Lawschooltransparency.com

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20130312
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Re: Front page NY times: massive app drop; schools in trouble;

Postby 20130312 » Thu Jan 31, 2013 12:02 pm

hume85 wrote:
InGoodFaith wrote:I didn't think this thread could go downhill any faster, but there's nothing worse than a self-gratifying circle jerk about the tiers within the T14.


For Biglaw: PC>>HS>everybody else

Not sure if you believe this or are trolling, but either way kill yourself.

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hume85
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Re: Front page NY times: massive app drop; schools in trouble;

Postby hume85 » Thu Jan 31, 2013 12:06 pm

InGoodFaith wrote:
hume85 wrote:
InGoodFaith wrote:I didn't think this thread could go downhill any faster, but there's nothing worse than a self-gratifying circle jerk about the tiers within the T14.


For Biglaw: PC>>HS>everybody else

Not sure if you believe this or are trolling, but either way kill yourself.

Self-gratifying circle jerk.

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you'rethemannowdawg
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Re: Front page NY times: massive app drop; schools in trouble;

Postby you'rethemannowdawg » Thu Jan 31, 2013 12:12 pm

InGoodFaith wrote:I didn't think this thread could go downhill any faster, but there's nothing worse than a self-gratifying circle jerk about the tiers within the T14.


It's like Godwin's Law for TLS. As any thread gets longer, the likelihood of the discussion turning into appropriate rankings of the T14 approaches 1.

EDIT: So does the likelihood of someone posting "www.lawschoolnumbers.com"

NYstate
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Re: Front page NY times: massive app drop; schools in trouble;

Postby NYstate » Thu Jan 31, 2013 12:27 pm

Does anyone think the devolution into a rankings discussion is a defense mechanism to avoid dealing with the reality of law school cost v potential earnings?

It is like people don't want to understand the meaning of the words in the article.

At any rate, the USC prof is dead wrong about their being increased demand for biglaw. Biglaw is struggling to make profits and the model is changing significantly. I know the citi Hildebrant report on law firm financials makes this clear.

Law school is just too expensive and employment to uncertain. Now that people are being to understand the truth of the employment situation, they aren't going. If you are still planning on going to law school, or plan to stay in when you have a low shot at employment, you might ask yourself why you think your career will be different from those who see these numbers and flee.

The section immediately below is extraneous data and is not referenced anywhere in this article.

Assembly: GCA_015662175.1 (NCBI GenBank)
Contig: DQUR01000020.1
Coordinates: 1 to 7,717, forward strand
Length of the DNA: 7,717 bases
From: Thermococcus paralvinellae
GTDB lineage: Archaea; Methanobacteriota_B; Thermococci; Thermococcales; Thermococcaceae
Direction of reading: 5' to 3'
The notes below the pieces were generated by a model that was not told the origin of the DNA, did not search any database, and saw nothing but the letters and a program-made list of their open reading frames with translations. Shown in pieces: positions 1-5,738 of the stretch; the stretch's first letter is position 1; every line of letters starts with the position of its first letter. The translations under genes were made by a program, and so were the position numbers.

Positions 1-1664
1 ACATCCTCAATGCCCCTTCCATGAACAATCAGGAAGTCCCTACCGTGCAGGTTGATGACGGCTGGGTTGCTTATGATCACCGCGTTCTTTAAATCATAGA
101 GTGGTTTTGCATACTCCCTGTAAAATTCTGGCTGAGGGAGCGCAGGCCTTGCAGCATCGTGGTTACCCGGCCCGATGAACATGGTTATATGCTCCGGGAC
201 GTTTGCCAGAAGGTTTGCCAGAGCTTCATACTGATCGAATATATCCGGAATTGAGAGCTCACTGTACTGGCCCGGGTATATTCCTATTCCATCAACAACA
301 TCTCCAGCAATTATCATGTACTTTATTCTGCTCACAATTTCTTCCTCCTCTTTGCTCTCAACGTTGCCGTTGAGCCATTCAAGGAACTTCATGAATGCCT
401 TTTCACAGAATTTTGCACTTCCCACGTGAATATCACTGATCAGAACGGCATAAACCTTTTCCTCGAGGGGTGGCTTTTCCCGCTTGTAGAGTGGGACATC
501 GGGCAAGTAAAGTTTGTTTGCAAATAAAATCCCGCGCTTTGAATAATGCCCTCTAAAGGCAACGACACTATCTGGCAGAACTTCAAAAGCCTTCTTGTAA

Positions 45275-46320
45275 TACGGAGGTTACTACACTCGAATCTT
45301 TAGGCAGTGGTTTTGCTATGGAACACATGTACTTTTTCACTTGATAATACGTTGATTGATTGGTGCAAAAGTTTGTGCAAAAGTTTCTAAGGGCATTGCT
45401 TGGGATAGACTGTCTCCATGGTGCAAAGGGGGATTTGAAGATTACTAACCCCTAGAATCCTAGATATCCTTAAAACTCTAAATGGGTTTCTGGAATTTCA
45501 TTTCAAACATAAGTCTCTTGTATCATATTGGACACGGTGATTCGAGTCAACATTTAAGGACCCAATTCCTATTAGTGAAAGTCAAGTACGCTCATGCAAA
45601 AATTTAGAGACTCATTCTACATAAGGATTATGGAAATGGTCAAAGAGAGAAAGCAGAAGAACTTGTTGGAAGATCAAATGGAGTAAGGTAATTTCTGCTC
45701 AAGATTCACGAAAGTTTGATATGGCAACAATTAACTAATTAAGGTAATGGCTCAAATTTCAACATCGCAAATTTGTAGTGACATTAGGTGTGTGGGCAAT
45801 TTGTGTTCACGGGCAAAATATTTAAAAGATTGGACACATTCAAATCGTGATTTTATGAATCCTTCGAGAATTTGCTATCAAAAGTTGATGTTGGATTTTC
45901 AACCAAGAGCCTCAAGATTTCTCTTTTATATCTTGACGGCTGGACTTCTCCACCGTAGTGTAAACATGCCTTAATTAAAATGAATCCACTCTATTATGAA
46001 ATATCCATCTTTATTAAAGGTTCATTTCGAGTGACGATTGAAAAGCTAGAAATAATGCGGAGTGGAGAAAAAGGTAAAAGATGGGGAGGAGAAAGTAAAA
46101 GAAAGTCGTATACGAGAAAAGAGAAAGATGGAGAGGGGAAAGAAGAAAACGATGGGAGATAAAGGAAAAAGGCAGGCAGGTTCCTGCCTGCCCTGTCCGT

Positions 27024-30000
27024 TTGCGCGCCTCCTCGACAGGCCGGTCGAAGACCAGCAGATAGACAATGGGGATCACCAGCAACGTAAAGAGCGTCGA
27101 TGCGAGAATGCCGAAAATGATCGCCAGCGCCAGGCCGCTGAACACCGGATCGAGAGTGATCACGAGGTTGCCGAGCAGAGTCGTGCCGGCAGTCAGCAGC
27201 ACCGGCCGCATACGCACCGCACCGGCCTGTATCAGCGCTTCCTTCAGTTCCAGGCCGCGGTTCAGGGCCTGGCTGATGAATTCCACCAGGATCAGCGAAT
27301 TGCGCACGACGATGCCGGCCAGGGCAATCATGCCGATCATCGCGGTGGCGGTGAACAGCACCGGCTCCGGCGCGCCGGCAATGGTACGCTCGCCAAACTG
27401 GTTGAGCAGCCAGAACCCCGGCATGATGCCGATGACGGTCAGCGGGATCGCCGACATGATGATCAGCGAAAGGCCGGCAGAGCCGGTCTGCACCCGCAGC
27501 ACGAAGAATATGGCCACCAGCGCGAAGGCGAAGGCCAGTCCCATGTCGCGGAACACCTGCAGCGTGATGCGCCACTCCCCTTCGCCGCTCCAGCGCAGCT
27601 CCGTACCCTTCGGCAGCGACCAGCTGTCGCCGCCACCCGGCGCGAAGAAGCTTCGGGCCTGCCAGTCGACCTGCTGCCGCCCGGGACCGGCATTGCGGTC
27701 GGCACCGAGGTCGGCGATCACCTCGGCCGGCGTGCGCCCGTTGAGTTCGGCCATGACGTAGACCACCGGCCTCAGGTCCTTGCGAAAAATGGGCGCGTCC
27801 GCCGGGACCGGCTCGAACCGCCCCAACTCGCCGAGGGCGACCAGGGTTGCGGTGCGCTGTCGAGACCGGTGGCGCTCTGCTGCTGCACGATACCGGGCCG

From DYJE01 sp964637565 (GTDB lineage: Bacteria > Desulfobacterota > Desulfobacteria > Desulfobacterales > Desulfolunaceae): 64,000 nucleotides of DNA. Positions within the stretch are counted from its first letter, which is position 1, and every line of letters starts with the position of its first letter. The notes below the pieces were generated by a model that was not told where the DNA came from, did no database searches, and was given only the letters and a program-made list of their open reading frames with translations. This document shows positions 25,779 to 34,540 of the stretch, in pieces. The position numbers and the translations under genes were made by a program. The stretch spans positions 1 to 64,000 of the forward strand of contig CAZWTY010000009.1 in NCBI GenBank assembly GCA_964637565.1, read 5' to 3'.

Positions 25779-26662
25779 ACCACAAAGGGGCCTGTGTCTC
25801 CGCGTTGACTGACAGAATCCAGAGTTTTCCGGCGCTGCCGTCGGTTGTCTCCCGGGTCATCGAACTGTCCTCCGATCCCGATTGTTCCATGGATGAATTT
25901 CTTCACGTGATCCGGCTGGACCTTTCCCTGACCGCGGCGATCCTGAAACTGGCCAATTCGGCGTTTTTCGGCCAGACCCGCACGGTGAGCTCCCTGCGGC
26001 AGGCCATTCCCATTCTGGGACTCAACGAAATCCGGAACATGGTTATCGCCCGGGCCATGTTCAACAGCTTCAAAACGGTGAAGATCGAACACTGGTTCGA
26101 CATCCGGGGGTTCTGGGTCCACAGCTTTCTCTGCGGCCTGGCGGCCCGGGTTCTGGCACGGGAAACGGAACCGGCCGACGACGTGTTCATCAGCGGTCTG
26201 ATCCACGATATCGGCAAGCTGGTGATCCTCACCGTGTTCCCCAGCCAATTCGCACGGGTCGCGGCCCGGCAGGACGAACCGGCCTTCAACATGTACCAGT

I know there are special snowflakes and there are the willfully ignorant, just be sure you aren't one of them.

http://www.americanlawyer.com/PubArticl ... 0031112132

http://insidethelawschoolscam.blogspot. ... s.html?m=1

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Re: Front page NY times: massive app drop; schools in trouble;

Postby Jose Reyes » Thu Jan 31, 2013 12:39 pm

you'rethemannowdawg wrote:
curious66 wrote:
h_jane_w wrote:bump. great article. just read it in the real Times.


Article mentions that 4 schools saw application increases this year? I think Duke is one of them -- any clue on the other 3? I wish they would state the details!


I wondered the same thing. It will be interesting to see how T14 enrollment is affected compared to lower tier schools. Are people who plan to go to law school in spite of the bad news for the profession simply applying to T14s instead of the state schools they would have applied to if the outlook were different?


I'd bet that Yale is another

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20130312
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Re: Front page NY times: massive app drop; schools in trouble;

Postby 20130312 » Thu Jan 31, 2013 12:54 pm

Also, the reason the article doesn't reveal which schools went up is because the schools all reported these stats anonymously. It's really the only way to get them to volunteer shitty info about themselves in the middle of an app cycle.